19th-century ghost scrolls

Every August, as Japanese spirits return en masse from the otherworld, Tokyo’s Zenshoan temple exhibits a spine-chilling collection of 19th-century ghost scroll paintings. Here are a few. (Click the “+” under each image to enlarge.)

Ghost scroll at Zenshoan temple -- Ghost scroll at Zenshoan temple --
Ghost [+] // Sea Monster [+]

“Ghost” by Iijima Koga is a portrait of a floating, kimono-clad female apparition with all the ghastly physical features you hope to find in an undead spirit — bony hands, a head of stringy hair, and a pained grimace revealing a mouth full of black teeth. “Sea Monster” by Utagawa Hoen depicts an umi-bozu lurking near a boat anchored at shore, with the moon located precisely where the monster’s mouth should be.

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Ghost scroll at Zenshoan temple --
The Ghost of a Blind Female Street Singer [+]

Utagawa Hiroshige’s “Ghost of a Blind Female Street Singer” portrays the restless spirit of a street performer, one white unseeing eye wide open, carrying a shamisen as she drifts above the surface of a river on the way to her next performance.

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Ghost scroll at Zenshoan temple -- Ghost scroll at Zenshoan temple --
Kohada Koheiji [+] // Willow and the Moon [+]

Utagawa Kunitoshi’s “Kohada Koheiji” shows the main character of a famous Edo-period novel (published 1803) by Santo Kyoden. In the story, after Koheiji is killed by his wife and her lover, his gangly ghost returns to haunt them by peering through the mosquito netting surrounding their bed. (This character is also the subject of ukiyo-e artist Hokusai’s famous print “The Ghost of Kohada Koheiji.”) “Willow and the Moon” by Koson might at first glance appear as nothing more than a peaceful moonlit scene at the water’s edge, but look again — the moon and clouds form a menacing face in the sky, and the bare willow branches form a scraggly head of hair.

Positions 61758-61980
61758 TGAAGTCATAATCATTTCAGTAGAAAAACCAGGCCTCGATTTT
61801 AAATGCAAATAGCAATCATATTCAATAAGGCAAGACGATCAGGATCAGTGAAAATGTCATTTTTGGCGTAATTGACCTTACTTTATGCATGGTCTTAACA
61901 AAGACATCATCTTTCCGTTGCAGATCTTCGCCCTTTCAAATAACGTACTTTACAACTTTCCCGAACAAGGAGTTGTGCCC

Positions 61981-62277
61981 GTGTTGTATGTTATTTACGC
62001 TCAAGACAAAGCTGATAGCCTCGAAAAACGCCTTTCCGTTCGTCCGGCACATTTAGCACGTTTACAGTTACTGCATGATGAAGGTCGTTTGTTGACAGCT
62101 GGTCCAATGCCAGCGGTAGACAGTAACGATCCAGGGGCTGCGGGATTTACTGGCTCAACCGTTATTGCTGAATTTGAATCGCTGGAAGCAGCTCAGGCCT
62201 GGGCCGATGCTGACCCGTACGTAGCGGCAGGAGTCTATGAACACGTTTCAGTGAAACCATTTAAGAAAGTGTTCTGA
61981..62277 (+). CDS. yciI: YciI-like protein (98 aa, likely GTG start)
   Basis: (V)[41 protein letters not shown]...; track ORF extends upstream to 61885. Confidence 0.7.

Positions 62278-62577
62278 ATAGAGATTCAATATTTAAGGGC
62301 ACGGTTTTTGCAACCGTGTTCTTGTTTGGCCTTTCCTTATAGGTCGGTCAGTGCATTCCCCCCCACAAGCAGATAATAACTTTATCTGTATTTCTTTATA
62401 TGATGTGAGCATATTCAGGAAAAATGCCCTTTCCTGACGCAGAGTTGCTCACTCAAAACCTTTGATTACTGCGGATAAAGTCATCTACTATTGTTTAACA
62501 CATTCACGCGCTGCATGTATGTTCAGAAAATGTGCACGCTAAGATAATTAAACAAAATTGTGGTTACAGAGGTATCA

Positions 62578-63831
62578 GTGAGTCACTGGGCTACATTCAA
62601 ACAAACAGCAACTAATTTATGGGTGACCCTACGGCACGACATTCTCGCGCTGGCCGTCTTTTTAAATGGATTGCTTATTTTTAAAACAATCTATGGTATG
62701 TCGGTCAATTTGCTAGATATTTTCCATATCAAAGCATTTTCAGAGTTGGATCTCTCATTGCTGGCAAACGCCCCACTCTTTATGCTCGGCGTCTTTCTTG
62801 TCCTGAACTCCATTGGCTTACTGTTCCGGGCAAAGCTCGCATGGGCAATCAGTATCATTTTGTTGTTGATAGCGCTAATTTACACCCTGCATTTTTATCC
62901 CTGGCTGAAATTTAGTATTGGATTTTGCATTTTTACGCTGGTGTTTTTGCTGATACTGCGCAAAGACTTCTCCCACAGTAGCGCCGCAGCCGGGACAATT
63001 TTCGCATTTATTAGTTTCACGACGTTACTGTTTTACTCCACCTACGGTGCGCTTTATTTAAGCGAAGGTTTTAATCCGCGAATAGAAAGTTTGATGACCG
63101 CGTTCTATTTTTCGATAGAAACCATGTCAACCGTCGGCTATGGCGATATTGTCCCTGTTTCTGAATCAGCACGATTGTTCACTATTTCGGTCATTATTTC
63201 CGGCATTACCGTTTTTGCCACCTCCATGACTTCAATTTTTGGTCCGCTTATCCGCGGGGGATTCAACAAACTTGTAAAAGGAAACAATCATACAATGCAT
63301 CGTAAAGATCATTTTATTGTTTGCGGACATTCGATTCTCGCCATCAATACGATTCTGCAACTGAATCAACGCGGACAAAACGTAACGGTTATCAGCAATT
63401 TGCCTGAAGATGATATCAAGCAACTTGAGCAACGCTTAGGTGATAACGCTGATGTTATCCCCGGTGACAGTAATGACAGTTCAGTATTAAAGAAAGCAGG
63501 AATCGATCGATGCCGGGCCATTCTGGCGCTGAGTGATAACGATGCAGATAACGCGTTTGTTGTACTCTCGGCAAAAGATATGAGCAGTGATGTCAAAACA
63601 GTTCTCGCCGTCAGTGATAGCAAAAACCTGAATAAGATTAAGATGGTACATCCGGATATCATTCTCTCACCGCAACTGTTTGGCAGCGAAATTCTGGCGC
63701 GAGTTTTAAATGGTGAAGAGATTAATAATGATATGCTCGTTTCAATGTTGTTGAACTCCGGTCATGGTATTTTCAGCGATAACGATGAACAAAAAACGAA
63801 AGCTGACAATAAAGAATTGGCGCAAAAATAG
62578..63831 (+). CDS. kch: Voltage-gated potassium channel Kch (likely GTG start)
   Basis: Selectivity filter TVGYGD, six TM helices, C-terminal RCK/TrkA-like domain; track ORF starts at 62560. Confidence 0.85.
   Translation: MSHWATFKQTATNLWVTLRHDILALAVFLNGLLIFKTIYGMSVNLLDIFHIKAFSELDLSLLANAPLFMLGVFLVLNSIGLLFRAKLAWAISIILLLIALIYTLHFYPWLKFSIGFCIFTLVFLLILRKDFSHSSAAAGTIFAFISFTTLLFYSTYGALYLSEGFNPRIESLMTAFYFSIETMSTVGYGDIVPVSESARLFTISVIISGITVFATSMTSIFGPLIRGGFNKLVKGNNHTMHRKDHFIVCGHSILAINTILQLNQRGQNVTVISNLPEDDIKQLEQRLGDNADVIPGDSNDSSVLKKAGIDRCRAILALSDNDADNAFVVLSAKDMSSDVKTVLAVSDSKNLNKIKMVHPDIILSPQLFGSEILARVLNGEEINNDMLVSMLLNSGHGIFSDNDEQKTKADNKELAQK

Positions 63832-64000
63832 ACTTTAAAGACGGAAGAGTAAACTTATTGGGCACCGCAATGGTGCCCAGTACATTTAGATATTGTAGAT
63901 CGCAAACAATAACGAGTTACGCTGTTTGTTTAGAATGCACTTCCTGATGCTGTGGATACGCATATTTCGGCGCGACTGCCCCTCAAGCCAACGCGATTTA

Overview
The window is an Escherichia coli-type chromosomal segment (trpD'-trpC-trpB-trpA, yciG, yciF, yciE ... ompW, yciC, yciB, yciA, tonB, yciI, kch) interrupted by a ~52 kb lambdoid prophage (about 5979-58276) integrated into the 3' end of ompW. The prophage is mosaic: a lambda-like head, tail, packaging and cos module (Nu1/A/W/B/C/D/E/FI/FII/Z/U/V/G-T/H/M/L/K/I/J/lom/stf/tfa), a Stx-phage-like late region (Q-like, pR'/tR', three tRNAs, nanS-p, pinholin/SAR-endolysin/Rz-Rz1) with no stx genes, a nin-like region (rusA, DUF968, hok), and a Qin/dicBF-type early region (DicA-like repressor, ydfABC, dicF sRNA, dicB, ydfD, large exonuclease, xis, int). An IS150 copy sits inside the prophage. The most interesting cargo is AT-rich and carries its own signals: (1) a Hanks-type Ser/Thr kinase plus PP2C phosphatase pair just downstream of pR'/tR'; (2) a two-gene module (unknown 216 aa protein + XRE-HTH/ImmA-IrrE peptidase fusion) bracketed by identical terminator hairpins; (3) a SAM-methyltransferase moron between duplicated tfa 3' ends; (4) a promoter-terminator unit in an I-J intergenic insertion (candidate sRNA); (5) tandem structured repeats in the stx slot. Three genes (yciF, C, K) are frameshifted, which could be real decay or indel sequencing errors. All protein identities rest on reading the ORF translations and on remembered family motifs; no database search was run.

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Ghost scroll at Zenshoan temple --
Kaidan Chibusa Enoki: The Ghostly Tale of the Wet Nurse Tree [+]

This painting by Ito Seiu, the godfather of Japanese bondage (kinbaku), depicts a scene from Kaidan Chibusa Enoki, an old horror story in which the ghost of a dead painter returns to protect his baby from his murderer, a wandering samurai who fell in love with his wife while he was away painting. This scroll shows the ghost holding the baby while standing under a waterfall at Juniso (where Tokyo’s Shinjuku Chuo Park is now located).

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Ghost scroll at Zenshoan temple -- Ghost scroll at Zenshoan temple --
Ghost [+] // Ghost of the Wharf [+]

The subject of “Ghost” by Rinrin is a spirit with an eerie blank stare and gaunt ribs visible under its clothing, and who appears to be melting away. Shibata Zeshin’s “Ghost of the Wharf” depicts a feeble-looking apparition relaxing on a pier, casually glancing at something over its shoulder.

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Ghost scroll at Zenshoan temple -- Ghost scroll at Zenshoan temple --
Ghost in the Rain [+] // Ghosts of Husband and Wife [+]

Ikeda Ayaoka’s “Ghost in the Rain” shows a forlorn-looking female apparition outside in a storm, with flames rising up from where her feet should be. “Ghosts of Husband and Wife” by Otai is a portrait of what appears to be an undead married couple — a subject rarely seen in ghost scroll paintings. The sinister pair are pictured clutching a human skull. The husband is wearing a traditional Buddhist funerary headdress worn by the dead, and he has blood smeared on his face.

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Ghost scroll at Zenshoan temple -- Ghost scroll at Zenshoan temple --
Ghost with a Severed Head [+] // Ghost [+]

Kawakami Togai’s “Ghost with a Severed Head” shows a female apparition lovingly cradling a man’s decapitated head. The subject of “Ghost” by Gyoshin is a pathetic, emaciated figure with thinning hair and blackened teeth. There seems to be a hint of humor in his expression.

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These and dozens more hanging scroll paintings of ghosts are on display throughout the month of August at Zenshoan temple, located near Nippori station in Tokyo (map).

[Images from Yureiga-shu: Zenshoan/Sanyutei Encho Collection, published by Zenshoan, 2000]

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